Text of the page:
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2014-15 Memphis Grizzlies Player Preview: Beno Udrih

No idea what the team might end up asking of Beno Udrih, but I'm hoping for more of last year's playoffs.

Mark D. Smith-USA TODAY Sports

Beno Udrih has been with the Memphis Grizzlies for a short amount of time, and he's been in the minds of Grizzlies fans for an even shorter amount of time. The team initially claimed him off waivers in late February, and it took him until the playoffs to do something that was really worth remembering.

But when Nick Calathes was suspended 20 games before the start of the playoffs, Udrih finally saw some court time, and added some extra spice to the series against the Oklahoma City Thunder. He couldn't do enough to get the Grizzlies the series win, but any time a player like Udrih can fit something like 12 points into 17 minutes, it can absolutely be a helpful kick of energy. And it was loads of fun, one midrange jumper at a time.

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Udrih is a simple player to profile. He's 75% midrange jumpers, 23% heady passing, and 2% unexpected spins. And when we talk about Udrih's midrange jumpers, we're talking about the most midrange-y of midrange jumpers. Udrih is a PUJIT savant, and he's one of those guys that love to take a step or two inside of the three-point arc before shooting the jumper.

And that's absolutely frustrating. As solid a midrange shooter as Udrih has proven to be, we live in a time where being a solid midrange shooter is a backhanded compliment for those guys who shoot that shot all the time. Udrih's True Shooting Percentage last season was a middling .523, a number that would almost definitely rise if he just backed up a few feet on his long twos.

In the end though, Udrih is a solid role player. Awful on defense for sure (though not for a lack of effort!), but a capable ball-handler who can knock down shots and get a team's offense going. The interesting thing with him this season will be his role. Udrih was the third string point guard last season, which translated almost entirely into garbage minutes before Calathes' suspension.

This time around though, there are circumstances in play that make Udrih a more interesting figure heading into his first full season with the Grizzlies. First of all, Calathes has 13 games remaining on his suspension. Secondly, Udrih has a bit more push to his standing on the depth chart now after his solid showing in the playoffs, and serving a training camp with the team will only help.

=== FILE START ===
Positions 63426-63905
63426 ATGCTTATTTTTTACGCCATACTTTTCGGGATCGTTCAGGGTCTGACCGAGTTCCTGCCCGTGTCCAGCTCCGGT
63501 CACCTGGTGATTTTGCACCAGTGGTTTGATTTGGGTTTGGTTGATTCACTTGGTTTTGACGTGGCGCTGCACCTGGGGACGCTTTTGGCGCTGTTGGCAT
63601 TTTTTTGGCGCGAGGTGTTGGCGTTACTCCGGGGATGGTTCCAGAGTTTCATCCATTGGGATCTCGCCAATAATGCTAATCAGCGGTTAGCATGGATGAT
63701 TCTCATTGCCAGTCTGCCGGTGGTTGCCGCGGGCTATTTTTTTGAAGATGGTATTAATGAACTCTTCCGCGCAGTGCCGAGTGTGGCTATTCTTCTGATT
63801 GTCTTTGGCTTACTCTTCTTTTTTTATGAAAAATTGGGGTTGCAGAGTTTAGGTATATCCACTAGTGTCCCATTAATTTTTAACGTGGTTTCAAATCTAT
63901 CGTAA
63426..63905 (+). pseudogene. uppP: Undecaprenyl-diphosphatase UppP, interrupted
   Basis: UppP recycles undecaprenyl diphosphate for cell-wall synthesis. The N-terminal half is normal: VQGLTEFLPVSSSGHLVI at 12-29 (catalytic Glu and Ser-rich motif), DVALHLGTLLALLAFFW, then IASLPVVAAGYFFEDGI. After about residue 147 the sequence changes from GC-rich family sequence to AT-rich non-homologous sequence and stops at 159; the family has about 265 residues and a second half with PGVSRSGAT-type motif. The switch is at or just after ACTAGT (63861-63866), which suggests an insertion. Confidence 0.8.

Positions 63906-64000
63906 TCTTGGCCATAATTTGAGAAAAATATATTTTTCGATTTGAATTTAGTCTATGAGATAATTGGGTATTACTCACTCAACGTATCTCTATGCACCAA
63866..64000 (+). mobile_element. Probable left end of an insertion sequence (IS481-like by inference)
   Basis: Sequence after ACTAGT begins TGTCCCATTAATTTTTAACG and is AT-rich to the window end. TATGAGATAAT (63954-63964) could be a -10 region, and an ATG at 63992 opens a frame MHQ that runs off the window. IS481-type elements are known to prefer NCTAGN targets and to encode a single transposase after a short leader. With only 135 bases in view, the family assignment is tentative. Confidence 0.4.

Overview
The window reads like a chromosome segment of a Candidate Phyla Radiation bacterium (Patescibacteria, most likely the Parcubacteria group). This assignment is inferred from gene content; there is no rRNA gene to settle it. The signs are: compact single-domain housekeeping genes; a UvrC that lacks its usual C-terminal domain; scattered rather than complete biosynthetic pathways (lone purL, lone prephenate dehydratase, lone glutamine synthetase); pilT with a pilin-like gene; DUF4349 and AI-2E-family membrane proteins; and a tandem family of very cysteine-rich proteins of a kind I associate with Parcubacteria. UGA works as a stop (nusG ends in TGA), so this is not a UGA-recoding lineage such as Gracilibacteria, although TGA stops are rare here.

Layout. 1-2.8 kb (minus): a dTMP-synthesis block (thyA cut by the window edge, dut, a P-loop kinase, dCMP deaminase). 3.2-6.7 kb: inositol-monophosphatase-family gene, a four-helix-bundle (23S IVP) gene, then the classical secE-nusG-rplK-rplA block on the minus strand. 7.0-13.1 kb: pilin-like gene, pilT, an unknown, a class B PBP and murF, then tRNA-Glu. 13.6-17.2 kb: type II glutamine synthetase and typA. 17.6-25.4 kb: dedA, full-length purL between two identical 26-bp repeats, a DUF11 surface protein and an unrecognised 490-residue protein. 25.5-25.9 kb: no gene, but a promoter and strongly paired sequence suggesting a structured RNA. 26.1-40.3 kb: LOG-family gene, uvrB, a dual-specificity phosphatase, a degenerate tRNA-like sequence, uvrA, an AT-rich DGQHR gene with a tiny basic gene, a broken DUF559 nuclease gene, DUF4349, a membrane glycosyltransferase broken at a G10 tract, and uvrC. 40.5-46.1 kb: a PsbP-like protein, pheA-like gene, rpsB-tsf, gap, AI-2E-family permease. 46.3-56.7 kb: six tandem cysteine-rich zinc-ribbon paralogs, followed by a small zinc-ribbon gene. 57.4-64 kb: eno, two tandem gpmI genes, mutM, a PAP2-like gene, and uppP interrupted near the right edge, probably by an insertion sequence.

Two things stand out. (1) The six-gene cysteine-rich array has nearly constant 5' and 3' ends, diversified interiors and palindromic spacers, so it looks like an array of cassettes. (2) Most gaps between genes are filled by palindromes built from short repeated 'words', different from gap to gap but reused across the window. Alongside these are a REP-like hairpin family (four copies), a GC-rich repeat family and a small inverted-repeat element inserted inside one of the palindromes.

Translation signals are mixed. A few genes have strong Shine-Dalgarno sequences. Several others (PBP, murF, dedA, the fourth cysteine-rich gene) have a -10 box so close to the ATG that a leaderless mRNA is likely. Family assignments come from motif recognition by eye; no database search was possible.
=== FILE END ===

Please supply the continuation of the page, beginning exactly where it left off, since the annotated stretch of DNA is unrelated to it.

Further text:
Even if the backup point guard spot may not be technically up for grabs, Udrih will have a window to play his way into some of Calathes' minutes. And that's without even bringing up the possibility of leftover tensions behind closed doors stemming from Calathes' offseason flirtation with the Euroleague (count me doubtful on that one, though). If Udrih picks up where he left off as instant offense off the bench through the first month of the season or so, then juggling things around when Calathes returns might be one of those things that mess up the rotation's feng shui.

But this isn't something that needs to be framed as Udrih versus Calathes. Here's another subplot to follow, relevant to all discussions of backcourt roles and rotation for next season: the likelihood of more small ball. In the series against the Thunder (admittedly, one of the easier teams to go small against, especially given that Tony Allen had Kevin Durant relatively under control), Dave Joerger got fancy and busted out a number of super small lineups (stat totals included below, mainly because the sample is too small for anything else to be more helpful than considering).

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I may dive deeper into this particular lineup narrative at a later time, but even if four-guard lineups aren't as practical versus most teams as they are against the Thunder, the relative success these lineups saw could coax out Joerger's creative side – something that may just be in the team's best interests. It doesn't sound right that the Grizzlies used the Bi-Annual Exception on Udrih to have him go back to rotting away on the end of the bench, and going small could mean more minutes for Udrih without taking away as much playing time from Calathes or any of the other perimeter guys suddenly running amok over the depth chart.

And the idea of Udrih playing shooting guard is interesting, especially since it offers a different look than throwing out the dual point guard combination of Mike Conley and Calathes. Neither player is much of a threat off the ball, but Udrih has played off-guard here and there throughout his career, and he looks decisively more comfortable than the other two point guards when it comes to moving without the ball and making a play to score right on the catch.

We'll see. There are a number of variables in play surrounding Udrih heading into this season, and for a guy who's fun to watch and easy to like, the potential for him to excite again is nice. And for all the fuss about his shot selection, his defense, or his overall average-ness, Udrih can be a guy who can help the Grizzlies if the role's right.